since conferring with the head of Chagrin Valley, I have begun using the Tamanu oil on my scalp. I have not been diagnosed with psoriasis on my scalp but due to the fact that these kind of disorders can spread anywhere on the body and the fact that I have begun to react negatively to CO and other oils (except avocado and coconut) I have begun to use the Tamanu because it stops lot of the itching –so far so good.
    The key to most autoimmune skin disorders often lies in the DIET. For me, I have to give up tomtoes, potatoes, peppers and eggplant, and chocolate. I am okay with almost everything except tomatoes, potato chips and chocolate and peppers. I love peppers. So I almost stay with some part of me broke out. My plan is to stop all for a while to see if I can go completely into remission. I especially have to stop the potato chips, tomatoes and chocolate which means no spaghetti, tacos with seasoning, potato chips–you know the stuff people love to eat?

  • anonymous

    As informative as this post was I was still shocked at the use of the term perm. Perms are used to curl hair.

    • Bri

      No, actually is used to keep hair from not being curly. My hair was had curly as the lady in the pic till I got a texturizer and then I get perms at least 3 times a year so my curly hair doesn’t come back. Although I want my curly hair to come back my psoriasis has to get under control first

      • queenbee9

        Anonymous is correct. Blacks call relaxers–perms and have done so since the 1950s. It comes from the word “Permanent” and we thought it meant to permanently straighten hair. As far as cosmetology is concerned, the term Perm means to apply ammonium thioglycalate to hair and then to use perm rods to curl the hair.

        A relaxer “RELAXES ” the natural curl pattern by using a base or alkaline chemical such as sodium hydroxide or calcium hydroxide to weaken the hydrogen bonds so that curly hair can be arranged in a straight shape.

        No matter what is taught in cosmetology school, most blacks still and forever will call relaxers perms and will call curly perms jheri curls or curls.

        A texturizer is nothing more than a mild perm left on for lesser time to not take all of the curl out of natural hair–it is still not natural to have a texturizer and bonds in the hair are weakened though not as much as with a regular relaxer.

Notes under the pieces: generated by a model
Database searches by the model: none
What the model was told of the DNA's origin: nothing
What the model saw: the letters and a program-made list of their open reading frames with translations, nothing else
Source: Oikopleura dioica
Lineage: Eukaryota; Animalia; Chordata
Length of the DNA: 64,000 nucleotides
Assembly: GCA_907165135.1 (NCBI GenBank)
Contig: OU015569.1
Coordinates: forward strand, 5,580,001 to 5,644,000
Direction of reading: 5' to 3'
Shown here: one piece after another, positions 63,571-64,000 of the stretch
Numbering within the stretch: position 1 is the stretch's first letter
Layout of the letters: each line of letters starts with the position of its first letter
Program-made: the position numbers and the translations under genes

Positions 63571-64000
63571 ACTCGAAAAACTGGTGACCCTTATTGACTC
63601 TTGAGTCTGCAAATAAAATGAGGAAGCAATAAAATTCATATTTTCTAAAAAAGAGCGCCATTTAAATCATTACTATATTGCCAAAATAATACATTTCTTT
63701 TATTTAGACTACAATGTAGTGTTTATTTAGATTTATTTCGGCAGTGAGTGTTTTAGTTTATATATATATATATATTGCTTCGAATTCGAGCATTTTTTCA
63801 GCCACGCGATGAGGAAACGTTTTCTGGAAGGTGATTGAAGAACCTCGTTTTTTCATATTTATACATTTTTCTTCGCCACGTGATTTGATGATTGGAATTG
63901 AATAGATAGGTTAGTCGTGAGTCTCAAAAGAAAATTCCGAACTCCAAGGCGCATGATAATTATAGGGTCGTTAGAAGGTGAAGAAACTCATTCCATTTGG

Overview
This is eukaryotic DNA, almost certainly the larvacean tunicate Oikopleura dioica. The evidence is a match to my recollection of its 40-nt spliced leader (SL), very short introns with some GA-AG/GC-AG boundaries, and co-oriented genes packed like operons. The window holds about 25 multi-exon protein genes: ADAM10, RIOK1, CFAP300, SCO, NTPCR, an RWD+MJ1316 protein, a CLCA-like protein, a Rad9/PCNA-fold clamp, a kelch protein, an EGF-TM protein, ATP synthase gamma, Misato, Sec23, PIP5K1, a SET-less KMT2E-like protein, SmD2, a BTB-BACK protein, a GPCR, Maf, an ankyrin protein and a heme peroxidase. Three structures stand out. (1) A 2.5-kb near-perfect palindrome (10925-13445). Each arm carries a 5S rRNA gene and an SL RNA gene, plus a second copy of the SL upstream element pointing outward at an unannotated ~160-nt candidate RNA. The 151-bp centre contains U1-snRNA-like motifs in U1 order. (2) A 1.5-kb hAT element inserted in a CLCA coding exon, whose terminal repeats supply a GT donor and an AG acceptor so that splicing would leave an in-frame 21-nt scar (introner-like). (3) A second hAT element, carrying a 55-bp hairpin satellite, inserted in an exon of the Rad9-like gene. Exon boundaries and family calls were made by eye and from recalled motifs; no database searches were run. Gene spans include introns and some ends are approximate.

To recap–whoever anonymous is, they are correct—a perm uses perms rods and curls hair and relaxer straightens hair.

        Most blacks call relaxers perm and the act of relaxing is referred to as perming the hair. It is INCORRECT but since most do it and seem to think it is what is happening to their hair–what are we to do?

        Call it what you please, but remember to not apply any perm to a scalp that is open or has sores or is bleeding or inflamed. Then, once your psoriasis is under control–RELAX away or if you wish to still say it–Perm your hair, if you like…

    • queenbee9

      You are correct but colloquially (in the black community) relaxing hair is referred to as perming because long ago, using chemicals to straighten hair were called “getting a permanent” the term “relaxing” was coined in the 1970s to differentiate chemical straighteners of blacks from the chemical straighteners of whites–so for all intents and purposes, hair school not withstanding we refer to the straightening as “perms” like they used to call it in the 1960s.

  • queenbee9

    The most common type of psoriasis is not on the scalp it is on the trunk of the body (causes a skin rash) About 30% of psoriasis sufferers will get scalp psoriasis and about 33% of psoriasis sufferers will get psoriatic arthritis. About 12% of psoriasis sufferers will get palmar plantar psoriasis which affects the palms and soles of the feet and is the most difficult to treat. I have palmar plantar psoriasis.